If you haven’t heard already, Andrew Luck is retiring from the NFL.
He leaves the game less than a month before his 30th birthday, and after his best season.
In 2018, Luck went 10-6, passing for 4593 yards, 39 TDs & 15 INTs, and with a passer rating of 98.7.
The Colts began 2018 1-5, but proceeded to win 9 of their next 10 games, and Luck looked as good as ever.
Andrew Luck missed all of 2017 due to a shoulder injury, and had not been 100% the previous two seasons due to suffering a lacerated kidney and a partial tear to his abdominal muscle.
Expectations were sky high for Indianapolis this season, but as the 2019 season neared, reports of another injury for Luck had already begun to swirl.
It was a mysterious calf injury, one that was also reported to be a high ankle injury.
The rumor was that the injury was myositis ossificans, which, simply put, is when muscle turns to bone.
In addition to the injuries listed above, also during his career, Luck reportedly tore cartilage in his ribs and suffered a concussion.
Add it all up, and when Luck is described to be “mentally worn out,” it makes perfect sense.
Football is a brutal sport.
Each year we learn more and more about the damage football does to your brain, especially when you’ve played long enough to make it to the NFL.
A study from 2 years ago tested the brains of various people that played football at certain levels (youth to professional), and found that 99% of NFL players tested had CTE.
Bashing your brain for a living is one thing, but not the only way you can hurt yourself playing football (as evidenced by Luck).
As a Patriot fan, I saw first hand the numerous injuries Rob Gronkowski suffered over his career: a back vertebral disc hernia (suffered in college), a high ankle sprain, two forearm fractures, a back vertebral fracture, two concussions, a torn ACL and MCL, a hamstring pull, and another back vertebral disc hernia (in addition to smaller injuries).
I mention Gronk because, like Luck, he too retired at the age of 29.
Great players pulling to plug early is nothing new.
Jim Brown retired at 29, as did Patrick Willis; Calvin Johnson retired at 30, and Barry Sanders retired at 31.
For Luck, the timing adds a layer to this, coming less than 2 weeks before the start of the 2019 season, but nothing he should be criticized for.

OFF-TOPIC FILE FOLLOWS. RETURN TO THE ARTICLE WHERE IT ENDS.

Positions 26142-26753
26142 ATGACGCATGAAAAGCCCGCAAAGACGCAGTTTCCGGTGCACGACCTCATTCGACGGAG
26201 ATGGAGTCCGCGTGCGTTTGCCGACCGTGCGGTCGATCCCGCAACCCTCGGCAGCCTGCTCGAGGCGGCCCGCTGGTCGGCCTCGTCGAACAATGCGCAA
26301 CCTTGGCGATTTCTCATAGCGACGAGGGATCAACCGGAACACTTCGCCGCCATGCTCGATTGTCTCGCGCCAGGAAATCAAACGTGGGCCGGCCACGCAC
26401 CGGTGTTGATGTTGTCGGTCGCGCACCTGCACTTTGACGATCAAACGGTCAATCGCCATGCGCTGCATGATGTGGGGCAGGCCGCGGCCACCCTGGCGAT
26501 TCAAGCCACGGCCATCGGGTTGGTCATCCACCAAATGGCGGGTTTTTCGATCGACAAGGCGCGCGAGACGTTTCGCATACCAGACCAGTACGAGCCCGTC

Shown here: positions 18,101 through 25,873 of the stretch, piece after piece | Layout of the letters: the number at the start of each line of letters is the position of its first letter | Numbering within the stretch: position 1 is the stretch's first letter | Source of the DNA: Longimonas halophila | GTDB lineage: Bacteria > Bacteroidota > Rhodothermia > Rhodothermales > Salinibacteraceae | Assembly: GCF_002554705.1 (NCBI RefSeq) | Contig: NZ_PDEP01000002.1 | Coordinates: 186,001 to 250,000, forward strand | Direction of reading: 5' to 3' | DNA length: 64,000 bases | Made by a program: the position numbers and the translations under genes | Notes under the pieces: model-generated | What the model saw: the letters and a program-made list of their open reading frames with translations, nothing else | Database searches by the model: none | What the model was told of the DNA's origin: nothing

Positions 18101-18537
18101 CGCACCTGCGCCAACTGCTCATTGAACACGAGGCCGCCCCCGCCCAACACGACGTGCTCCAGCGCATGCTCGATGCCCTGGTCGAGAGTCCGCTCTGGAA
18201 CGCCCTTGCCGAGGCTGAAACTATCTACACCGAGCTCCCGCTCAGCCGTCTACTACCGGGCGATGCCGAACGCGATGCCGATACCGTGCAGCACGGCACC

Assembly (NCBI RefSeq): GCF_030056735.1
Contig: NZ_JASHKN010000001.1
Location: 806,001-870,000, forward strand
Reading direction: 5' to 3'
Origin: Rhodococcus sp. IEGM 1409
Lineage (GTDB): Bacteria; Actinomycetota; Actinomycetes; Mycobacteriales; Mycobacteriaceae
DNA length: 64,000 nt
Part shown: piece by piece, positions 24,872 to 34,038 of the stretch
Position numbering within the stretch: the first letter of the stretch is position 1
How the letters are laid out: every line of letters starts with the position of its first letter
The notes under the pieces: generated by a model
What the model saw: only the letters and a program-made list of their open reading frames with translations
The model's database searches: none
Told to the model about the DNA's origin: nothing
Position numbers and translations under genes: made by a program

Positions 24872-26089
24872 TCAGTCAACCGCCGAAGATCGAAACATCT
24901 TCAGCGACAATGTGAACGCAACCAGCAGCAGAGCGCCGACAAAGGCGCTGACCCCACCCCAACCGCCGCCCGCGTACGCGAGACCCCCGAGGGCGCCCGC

The timing tells me this was something that only seriously entered his mind recently (reports state within the past 2 weeks the conversation emerged), and that he was just as equally mulling going back out there for this year.
However, he made a wise decision.
Luck was a talented football player, and when he was healthy enough, he put up some of the best numbers in the league.
Still, even being at the peak of your profession (and earning accordingly) can take a toll when your body isn’t right, and you just can’t get yourself to sacrifice the struggle of fighting through each day, knowing more likely than not you’ll only feel worse in the years to come.
With his 30th birthday coming soon, Luck should be thankful for a few things:
He made it to the top of his profession, a dream he had since a child, and was great at it; he’ll have earned over $100 million playing the sport, setting up him and his family financially for generations; by stopping now, he can fully focus on recovering, and no longer has to put his body through the meat grinder that is the NFL; he has a bachelor’s degree from Stanford in architectural design, which is a pretty nice fall back for anyone; he can enjoy the rest of his life with his wife, as well as his soon-to-be-born child.
It’s sad to see someone so good at what they did stop at their peak, but Andrew Luck gave football all he had his entire life, and realized it was no longer worth it.
I applaud him for his courage, and wish him nothing but the best in the years to come.
His future will be bright wherever life may take him next.
Follow Nick on Twitter (@Nick_Collins14)